The Boston Globe has recently extended their promotional offers to $1 for six months. This dramatic reduction in price per month and the length of the subscription promotion has increased conversion rates and lowered churn for new subscribers. As these customers have reached the end of the six-month offer, they have migrated to full price with less churn that prior new starts.

The Boston Globe increased conversion rates and lowered churn by extending its promotional rates. Photo courtesy of The Boston Globe.


Start volumes are a function of the number of sales attempts and the success rate of those attempts. These two variables are inversely correlated, meaning that increasing one usually means reducing the other. Publishers have developed tactics to increase the number of sales attempts to a far greater extent than the corresponding decrease in conversion rates.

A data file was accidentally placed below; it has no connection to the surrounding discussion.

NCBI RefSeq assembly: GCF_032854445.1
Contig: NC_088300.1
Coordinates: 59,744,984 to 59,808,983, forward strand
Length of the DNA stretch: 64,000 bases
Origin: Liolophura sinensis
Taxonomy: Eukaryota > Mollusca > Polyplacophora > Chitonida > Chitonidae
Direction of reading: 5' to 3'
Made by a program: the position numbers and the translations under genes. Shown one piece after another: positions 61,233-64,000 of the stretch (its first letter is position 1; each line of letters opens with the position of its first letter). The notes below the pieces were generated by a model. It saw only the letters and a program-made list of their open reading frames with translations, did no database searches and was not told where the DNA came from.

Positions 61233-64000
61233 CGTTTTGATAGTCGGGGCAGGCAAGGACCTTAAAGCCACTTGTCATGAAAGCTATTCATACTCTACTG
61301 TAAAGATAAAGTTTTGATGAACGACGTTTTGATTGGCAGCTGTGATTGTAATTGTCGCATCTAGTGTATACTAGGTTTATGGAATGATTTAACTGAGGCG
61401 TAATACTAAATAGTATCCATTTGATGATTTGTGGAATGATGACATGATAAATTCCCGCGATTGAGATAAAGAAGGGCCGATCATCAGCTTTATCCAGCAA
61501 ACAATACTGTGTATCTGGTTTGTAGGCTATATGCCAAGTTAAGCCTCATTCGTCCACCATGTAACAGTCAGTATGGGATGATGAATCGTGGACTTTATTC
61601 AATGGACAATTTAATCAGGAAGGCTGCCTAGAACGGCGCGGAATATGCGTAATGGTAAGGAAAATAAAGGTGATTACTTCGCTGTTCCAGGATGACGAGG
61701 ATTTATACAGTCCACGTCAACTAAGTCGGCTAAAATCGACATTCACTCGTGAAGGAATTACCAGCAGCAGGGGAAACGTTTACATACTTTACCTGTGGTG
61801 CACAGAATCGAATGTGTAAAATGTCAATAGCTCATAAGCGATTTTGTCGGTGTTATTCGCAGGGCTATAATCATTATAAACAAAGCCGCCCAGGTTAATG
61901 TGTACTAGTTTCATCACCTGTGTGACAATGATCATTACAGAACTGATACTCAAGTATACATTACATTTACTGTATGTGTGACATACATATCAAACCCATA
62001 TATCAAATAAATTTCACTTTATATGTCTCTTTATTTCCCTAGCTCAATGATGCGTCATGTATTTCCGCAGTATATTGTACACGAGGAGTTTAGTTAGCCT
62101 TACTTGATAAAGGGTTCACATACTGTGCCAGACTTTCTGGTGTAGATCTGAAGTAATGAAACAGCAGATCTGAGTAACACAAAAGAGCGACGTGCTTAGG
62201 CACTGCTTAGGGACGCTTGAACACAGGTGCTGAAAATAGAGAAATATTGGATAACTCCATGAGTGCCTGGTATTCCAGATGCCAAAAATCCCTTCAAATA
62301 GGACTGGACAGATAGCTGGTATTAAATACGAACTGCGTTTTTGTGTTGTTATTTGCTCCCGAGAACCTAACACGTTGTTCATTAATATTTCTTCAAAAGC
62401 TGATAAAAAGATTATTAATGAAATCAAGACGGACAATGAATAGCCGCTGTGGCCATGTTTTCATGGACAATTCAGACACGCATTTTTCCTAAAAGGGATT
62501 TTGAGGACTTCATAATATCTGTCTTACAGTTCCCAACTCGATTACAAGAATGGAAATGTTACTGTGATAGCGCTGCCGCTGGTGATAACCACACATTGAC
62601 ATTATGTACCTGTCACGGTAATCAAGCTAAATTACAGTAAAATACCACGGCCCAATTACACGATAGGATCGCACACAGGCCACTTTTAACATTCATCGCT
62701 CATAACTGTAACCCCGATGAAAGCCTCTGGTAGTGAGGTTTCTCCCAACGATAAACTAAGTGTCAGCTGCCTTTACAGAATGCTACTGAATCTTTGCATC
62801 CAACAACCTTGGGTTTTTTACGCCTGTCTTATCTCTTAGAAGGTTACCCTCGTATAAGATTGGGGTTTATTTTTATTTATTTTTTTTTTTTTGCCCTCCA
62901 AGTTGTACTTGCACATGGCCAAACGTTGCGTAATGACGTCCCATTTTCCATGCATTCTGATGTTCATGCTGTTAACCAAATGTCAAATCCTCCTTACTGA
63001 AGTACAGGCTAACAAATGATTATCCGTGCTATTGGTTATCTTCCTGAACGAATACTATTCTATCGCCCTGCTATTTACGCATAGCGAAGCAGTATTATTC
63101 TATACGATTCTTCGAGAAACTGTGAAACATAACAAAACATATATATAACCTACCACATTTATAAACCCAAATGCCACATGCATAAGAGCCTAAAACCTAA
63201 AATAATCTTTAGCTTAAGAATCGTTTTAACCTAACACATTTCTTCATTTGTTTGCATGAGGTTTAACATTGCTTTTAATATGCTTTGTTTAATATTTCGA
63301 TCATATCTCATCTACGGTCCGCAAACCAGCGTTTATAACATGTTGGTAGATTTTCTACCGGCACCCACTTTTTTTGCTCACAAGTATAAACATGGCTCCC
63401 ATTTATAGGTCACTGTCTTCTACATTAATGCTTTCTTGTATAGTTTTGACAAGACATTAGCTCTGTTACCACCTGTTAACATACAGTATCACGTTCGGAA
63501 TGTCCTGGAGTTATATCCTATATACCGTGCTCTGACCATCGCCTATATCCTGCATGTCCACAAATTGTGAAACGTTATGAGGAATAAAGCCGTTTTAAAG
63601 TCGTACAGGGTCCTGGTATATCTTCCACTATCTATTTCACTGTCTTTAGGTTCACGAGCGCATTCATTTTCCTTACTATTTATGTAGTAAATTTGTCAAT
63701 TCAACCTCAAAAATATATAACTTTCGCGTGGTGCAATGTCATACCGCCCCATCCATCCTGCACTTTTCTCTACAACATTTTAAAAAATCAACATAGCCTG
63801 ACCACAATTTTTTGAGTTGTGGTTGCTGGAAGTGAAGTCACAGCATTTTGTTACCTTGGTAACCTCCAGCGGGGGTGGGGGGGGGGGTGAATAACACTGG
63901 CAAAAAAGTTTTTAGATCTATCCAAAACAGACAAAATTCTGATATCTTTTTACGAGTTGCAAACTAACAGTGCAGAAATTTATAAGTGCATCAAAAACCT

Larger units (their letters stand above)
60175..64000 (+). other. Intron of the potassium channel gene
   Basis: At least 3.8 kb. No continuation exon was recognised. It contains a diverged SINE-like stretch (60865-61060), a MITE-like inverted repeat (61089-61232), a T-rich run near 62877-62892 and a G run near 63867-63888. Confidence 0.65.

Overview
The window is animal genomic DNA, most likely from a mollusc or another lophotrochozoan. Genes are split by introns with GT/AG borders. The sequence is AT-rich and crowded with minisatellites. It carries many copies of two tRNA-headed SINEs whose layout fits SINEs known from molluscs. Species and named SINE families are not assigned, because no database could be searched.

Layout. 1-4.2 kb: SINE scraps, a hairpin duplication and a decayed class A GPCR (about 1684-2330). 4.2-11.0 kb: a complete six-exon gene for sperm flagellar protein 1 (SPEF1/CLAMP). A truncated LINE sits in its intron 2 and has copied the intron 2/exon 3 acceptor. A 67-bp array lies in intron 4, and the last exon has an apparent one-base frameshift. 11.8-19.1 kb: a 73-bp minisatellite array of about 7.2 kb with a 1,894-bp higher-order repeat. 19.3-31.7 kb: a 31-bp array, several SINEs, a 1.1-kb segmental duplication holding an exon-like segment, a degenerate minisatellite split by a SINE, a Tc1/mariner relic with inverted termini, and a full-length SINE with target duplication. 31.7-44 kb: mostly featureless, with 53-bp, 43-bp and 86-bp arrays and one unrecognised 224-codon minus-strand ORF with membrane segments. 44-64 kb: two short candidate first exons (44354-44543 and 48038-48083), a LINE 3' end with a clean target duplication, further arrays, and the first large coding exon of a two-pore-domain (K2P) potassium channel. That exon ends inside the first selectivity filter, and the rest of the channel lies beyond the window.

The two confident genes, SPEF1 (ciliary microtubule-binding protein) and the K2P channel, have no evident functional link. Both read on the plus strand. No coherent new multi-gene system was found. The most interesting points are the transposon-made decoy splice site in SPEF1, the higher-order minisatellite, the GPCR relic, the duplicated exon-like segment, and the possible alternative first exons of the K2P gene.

Increasing the share of premium content

Publishers have increased sales attempts by lessening the amount of free content available to non-subscribers, either by increasing the percentage of premium content or reducing the number of articles available through a metered paywall. When they increase sales attempts, they are reaching visitors that are not engaged with the content and are less likely to subscribe. Lou Grasser at Le Monde shared that they now have 35% of their content categorized as Premium, which is only available to paying subscribers. There are many subscribers who are motivated to read content that is interesting to them. Content that is premium requires readers to subscribe that may not have under a meter.

Adopting an organizational structure to maximize digital subscription performance

Acquiring digital subscriptions requires organizational capabilities in marketing, technical expertise, analytics, and operations to be integrated and collaborative. Often, these capabilities fall in different functional areas that are difficult to manage cohesively. Reorganizing the staff responsible for these required capabilities so that digital subscription strategies and tactics are under the same management team can dramatically improve performance.